SOFIA was our observational study and finished recruitment of AKU patients in January 2017.
What is SOFIA?
SOFIA stands for “Subclinical Ochronotic Features in Alkaptonuria”. Ochronosis is the process where cartilage is discoloured black by the effects
of AKU. It is thought to be the earliest sign of the most damaging aspects of AKU. Therefore, SOFIA will study different ages of patients
to see at what age ochronosis starts, and therefore better predict the time before joint damage begins. This is vital to know, so that
we can best decide at which age to begin treatment with nitisinone.
We recruited 30 patients in SOFIA, from a range of ages. The chart below shows we hoped to find 2 male and 2 female patients for each 5-year
age range from 16 to 50+.
Why do we need SOFIA?
Laboratory studies have shown nitisinone can completely prevent ochronosis from developing. This means the ideal time for AKU patients to start taking nitisinone is before they develop any ochronosis. At the moment, many doctors do not want to treat children with nitisinone because children are still developing and AKU symptoms don’t begin until adulthood.
If SOFIA finds ochronosis begins at a young age, doctors will be able to rethink this decision. If it finds ochronosis does not begin until later in life, we will know postponing treatment until adulthood is the right thing to do.
What did SOFIA involve?
Patients enrolled into SOFIA visited the clinical site in Liverpool, UK, for one single visit. This visit lasted three days, and all travel and accommodation expenses for patients were covered by the study and a translator was available for those that did not speak English. During the visit, several tests were performed, including urine tests, blood tests, an MRI scan, ear biopsy and gait analysis.
An ear biopsy involves taking a small piece of cartilage from the back of the ear. This should be painless, and will not leave a scar. This cartilage will then be examined to look for early signs of discolouration. The gait analysis measures how patients walk, by using special cameras to record their speed and position of joints. This will show if the patient is starting to experience joint pain, as even small changes to the joint will change how they walk.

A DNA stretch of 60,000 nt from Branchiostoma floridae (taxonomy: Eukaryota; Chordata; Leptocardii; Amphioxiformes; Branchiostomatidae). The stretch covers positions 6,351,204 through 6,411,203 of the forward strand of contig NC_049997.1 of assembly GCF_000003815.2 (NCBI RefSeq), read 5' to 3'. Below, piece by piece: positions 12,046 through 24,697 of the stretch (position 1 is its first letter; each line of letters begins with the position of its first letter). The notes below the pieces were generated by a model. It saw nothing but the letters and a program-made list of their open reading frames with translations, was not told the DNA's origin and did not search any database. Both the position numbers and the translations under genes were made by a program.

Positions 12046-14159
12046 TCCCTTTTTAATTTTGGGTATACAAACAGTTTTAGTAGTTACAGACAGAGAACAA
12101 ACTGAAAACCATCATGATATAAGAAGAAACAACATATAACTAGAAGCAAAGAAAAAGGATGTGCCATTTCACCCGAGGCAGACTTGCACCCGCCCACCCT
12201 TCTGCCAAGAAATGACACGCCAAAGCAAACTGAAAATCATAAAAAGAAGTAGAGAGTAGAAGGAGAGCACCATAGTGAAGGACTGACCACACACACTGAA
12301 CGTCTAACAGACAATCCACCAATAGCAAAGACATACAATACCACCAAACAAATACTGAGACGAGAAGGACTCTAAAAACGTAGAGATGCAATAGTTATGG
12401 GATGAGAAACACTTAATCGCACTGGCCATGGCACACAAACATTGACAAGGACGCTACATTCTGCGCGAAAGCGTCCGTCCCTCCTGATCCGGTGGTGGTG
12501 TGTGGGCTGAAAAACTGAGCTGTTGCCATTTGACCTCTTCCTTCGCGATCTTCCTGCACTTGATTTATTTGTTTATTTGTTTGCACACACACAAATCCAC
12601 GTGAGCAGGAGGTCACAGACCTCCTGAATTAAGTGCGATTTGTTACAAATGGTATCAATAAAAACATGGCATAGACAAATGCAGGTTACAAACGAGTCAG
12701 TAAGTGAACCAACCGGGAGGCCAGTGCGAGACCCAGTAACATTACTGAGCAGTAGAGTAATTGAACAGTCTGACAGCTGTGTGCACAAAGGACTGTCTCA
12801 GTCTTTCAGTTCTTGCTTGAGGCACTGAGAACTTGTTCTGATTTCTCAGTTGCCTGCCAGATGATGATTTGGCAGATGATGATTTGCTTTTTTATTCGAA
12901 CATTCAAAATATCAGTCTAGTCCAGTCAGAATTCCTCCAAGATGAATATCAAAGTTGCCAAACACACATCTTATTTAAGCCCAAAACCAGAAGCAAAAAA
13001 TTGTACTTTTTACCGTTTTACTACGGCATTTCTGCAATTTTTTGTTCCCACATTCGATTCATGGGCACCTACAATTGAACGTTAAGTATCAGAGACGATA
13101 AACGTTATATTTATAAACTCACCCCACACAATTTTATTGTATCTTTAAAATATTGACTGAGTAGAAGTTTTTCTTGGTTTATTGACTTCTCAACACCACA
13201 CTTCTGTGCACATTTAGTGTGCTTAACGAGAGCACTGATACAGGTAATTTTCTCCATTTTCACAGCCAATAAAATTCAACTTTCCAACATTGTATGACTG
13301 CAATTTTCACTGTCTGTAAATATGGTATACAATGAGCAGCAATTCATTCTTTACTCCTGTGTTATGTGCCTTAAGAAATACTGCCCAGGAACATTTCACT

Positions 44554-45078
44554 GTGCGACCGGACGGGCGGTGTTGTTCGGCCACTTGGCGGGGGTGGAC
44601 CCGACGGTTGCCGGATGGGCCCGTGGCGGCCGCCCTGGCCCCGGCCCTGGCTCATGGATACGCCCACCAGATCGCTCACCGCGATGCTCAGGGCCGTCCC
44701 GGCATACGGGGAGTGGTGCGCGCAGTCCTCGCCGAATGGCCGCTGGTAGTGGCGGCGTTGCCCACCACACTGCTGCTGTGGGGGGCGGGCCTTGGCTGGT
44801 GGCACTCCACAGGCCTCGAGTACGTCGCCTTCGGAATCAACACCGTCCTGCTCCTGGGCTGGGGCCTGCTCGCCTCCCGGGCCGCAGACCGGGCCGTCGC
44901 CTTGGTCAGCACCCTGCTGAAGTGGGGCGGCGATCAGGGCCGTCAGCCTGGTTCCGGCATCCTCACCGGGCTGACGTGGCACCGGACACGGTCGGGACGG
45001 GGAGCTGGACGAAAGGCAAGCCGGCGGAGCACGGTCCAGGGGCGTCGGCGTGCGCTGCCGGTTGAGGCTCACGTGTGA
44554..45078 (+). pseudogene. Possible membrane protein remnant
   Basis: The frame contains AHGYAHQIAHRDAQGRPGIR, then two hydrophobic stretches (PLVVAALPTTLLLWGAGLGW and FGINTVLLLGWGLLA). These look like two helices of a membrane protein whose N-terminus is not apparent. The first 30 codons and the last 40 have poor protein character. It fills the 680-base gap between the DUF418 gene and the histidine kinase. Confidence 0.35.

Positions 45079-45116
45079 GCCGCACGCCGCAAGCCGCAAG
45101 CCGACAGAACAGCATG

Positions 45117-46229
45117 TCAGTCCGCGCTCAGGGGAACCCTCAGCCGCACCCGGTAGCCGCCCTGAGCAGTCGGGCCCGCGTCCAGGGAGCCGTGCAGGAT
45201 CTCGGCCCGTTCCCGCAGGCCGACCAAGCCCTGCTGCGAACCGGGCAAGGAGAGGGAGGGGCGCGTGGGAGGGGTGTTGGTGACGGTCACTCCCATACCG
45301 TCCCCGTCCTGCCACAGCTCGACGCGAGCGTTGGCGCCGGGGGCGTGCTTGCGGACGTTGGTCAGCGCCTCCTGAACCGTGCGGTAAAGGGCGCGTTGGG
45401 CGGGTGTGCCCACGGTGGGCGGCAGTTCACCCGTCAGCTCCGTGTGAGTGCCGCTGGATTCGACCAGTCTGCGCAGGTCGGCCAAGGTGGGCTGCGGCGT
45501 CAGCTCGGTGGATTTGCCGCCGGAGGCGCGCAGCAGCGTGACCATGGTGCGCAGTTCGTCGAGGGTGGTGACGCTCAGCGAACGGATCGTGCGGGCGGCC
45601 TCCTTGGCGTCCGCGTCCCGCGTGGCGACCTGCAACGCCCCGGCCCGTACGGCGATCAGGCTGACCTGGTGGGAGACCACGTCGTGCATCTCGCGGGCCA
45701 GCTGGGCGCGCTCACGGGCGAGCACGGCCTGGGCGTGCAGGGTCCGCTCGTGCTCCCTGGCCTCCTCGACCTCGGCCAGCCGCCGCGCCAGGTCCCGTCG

What happens next?
All the samples taken during the SOFIA trial will be analysed and checked for ochronosis. They will then be compared against samples taken from 30 healthy volunteers who do not have AKU, in order to show the damage down by the disease. The results of SOFIA will be available by the end of 2017.
If you would like any more information about SOFIA and its next steps please contact (firstname.lastname@example.org).
DevelopAKUre is a series of major international clinical trials, run by a consortium of 12 European partners. It aims to study a potential new drug, called nitisinone, and assess its potential effectiveness in treating the rare disease, alkaptonuria (AKU).
DevelopAKUre is co-funded by a grant from the European Commission. This website is run by a UK patient group, the AKU Society. Learn more about AKU on the AKU Society's What is AKU page.
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